One summer day I found myself to be extremely bored, so I ventured to my local bookstore hoping to find something worth reading. Suddenly, a book caught my eye, that being "Prison Writings" The grey cover blended in with the shelves, yet the book stood out on its own. I immediately picked it up. It took me about 4 hours to read. I began to think long and hard, it only took four hours to give me a completely different perspective on life, thanks to the inspiring accounts of Leonard Peltier.Peltier has experienced horror, disappointment, racism, and stripped of his rights, yet this book has an uncanny sensitivity to it, he is not bitter. Rather, he accounts his shortcomings extensively with a tone of hope throughout the book.Peltier goes into great detail about the fateful June 26 1975 on his Pine Ridge reservation. He was led to escape by following an eagle, showing the spirtuality of the Natives that is often supressed. He also discusses the coercion of the FBI which eventually led to his arrest, and instead of being bitter, he shares his pain with the families of the killed FBI agents. This token of character demonstrates how courageous Peltier is, and why he is a hero to many.Unfortunately former President Clinton refused to pardon Peltier, which is yet another disappointment. Yet he still has hope and shows great appreciation to his fellow supporters.Simply put: "Prison Writings" is a detailed and enlightening account of the life of Leonard Peltier. Furthermore, it reveals his indestructible character and love for his people. Instead of writing a book to complain (which too many people do) he stays bold, strong, courageous, and hopeful of the future of himself and his people, therby making him a hero and his book an inspiring and unique read.

Stirring...a must read if you have any compassion

This well written book not only makes you have more compassion for Leonard Peltier, it also boils the blood to know he is still incarcerated for a wrong he has not committed.I could not put this book down once I started reading it. In one day it was finished. It also reminded me of a saying of my generation, "Question Authority."Leonard has in these writings opened his soul and presented the reader with a look into his life as U.S.P. #89637-132. The reading saddened me, but at the same time it stirred emotions of anger.The documented lies that led to his arrest and conviction have done nothing to speed his release. Mr. President, you have the power with the touch of your pen to right this terrible wrong.In the Spirit of Leonard, ho!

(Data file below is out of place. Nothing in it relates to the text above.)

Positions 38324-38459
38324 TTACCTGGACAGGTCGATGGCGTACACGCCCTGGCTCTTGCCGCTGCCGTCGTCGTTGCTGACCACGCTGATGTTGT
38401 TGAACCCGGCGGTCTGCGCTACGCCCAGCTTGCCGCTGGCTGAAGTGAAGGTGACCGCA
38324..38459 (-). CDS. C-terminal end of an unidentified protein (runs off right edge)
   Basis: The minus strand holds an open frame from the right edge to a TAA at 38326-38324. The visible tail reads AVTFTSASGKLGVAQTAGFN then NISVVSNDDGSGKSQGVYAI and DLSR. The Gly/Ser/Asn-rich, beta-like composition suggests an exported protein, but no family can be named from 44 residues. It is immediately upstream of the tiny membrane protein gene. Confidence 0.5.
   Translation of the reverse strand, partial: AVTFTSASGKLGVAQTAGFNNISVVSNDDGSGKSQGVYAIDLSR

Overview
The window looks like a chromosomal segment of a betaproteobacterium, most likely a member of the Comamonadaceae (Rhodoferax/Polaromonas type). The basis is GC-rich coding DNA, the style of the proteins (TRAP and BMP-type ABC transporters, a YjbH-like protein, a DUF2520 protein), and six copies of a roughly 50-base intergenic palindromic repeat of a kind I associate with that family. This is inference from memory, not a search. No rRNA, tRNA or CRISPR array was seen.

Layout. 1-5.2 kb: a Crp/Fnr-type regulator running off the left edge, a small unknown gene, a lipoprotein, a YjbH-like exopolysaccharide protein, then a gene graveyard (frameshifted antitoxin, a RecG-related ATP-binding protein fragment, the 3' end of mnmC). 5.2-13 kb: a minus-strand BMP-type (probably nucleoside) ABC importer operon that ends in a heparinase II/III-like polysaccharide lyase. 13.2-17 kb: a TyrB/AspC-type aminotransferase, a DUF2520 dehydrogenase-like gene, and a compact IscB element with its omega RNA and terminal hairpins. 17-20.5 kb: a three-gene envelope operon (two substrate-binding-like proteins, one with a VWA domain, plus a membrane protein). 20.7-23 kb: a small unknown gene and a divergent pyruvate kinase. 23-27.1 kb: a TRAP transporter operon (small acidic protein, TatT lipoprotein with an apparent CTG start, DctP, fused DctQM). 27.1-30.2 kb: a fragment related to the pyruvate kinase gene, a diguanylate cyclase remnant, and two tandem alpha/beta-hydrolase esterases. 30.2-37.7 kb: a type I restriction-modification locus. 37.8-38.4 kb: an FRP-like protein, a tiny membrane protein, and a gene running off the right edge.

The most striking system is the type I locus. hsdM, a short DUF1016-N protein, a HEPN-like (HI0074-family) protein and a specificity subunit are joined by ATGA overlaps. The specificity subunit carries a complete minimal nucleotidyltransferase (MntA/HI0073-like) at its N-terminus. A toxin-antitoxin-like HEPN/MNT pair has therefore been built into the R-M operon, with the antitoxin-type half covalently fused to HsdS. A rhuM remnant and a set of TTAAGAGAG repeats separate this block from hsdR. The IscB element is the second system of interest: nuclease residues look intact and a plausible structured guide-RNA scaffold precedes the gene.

Anguished, yet Optimistic; Angry, yet Forgiving; PROFOUND

Having myself been at one time a skeptic of Peltier's fantastic claims, I became convinced of his innocence after poring over the considerable & incontrovertible evidence that clearly proves this man is a victim of political repression. But this book is only secondarily about how Peltier was purposely made a scapegoat by an out-of-control, Gestapo-esque FBI, and by a few unscrupulous scoundrels within Department of Justice [sic]. (That astonshing, disturbing history has been recounted elsewhere, e.g., "In the Spirit of Crazy Horse" or "Agents of Repression".)Instead, in "Prison Writings" Peltier focuses more on the continuing historical struggle of his people to be treated with dignity and equality; offers insights into the realities of contemporary Indian existence beyond the sham portrayals in popular culture; and shows how his perceptions and opinions have been molded by his own experiences, from childhood to the starkness of prison life.To be honest, I had not expected Peltier's book to be so well written, profound, and powerful; after all, Peltier's involvement with the American Indian Movement was not that of a fiery public speaker, decision-maker, or clever stager of outrageous stunts for the media (like some of AIM's leaders). Instead, Peltier's work with AIM was characterized by his preference to quietly perform the unglamorous yet neccessary tasks to serve his people (e.g., hauling water to homes with no plumbing, making home repairs, babysitting, fixing cars, chastising teenagers to be abstinent from alcohol and drugs, chopping firewood, etc).Yet despite his humble background and his avoid-the-limelight personality, Peltier's eloquence, wit/humor, irony, and heart-wrenching passion displayed in this book, betrays a depth of clear-thinking, maturity, and courage that is seldom seen in our world. After reading his book, it is no wonder that among all the infighting and divisions within AIM, it was Peltier who was universally trusted and respected by all those in the movement, and admired by the common people for whom he has now sacrificed most of his life to serve and protect.From one of justice's greatest tragedies comes this powerful offering of wisdom, and an indictment of the fallacy of "The Great American Dream".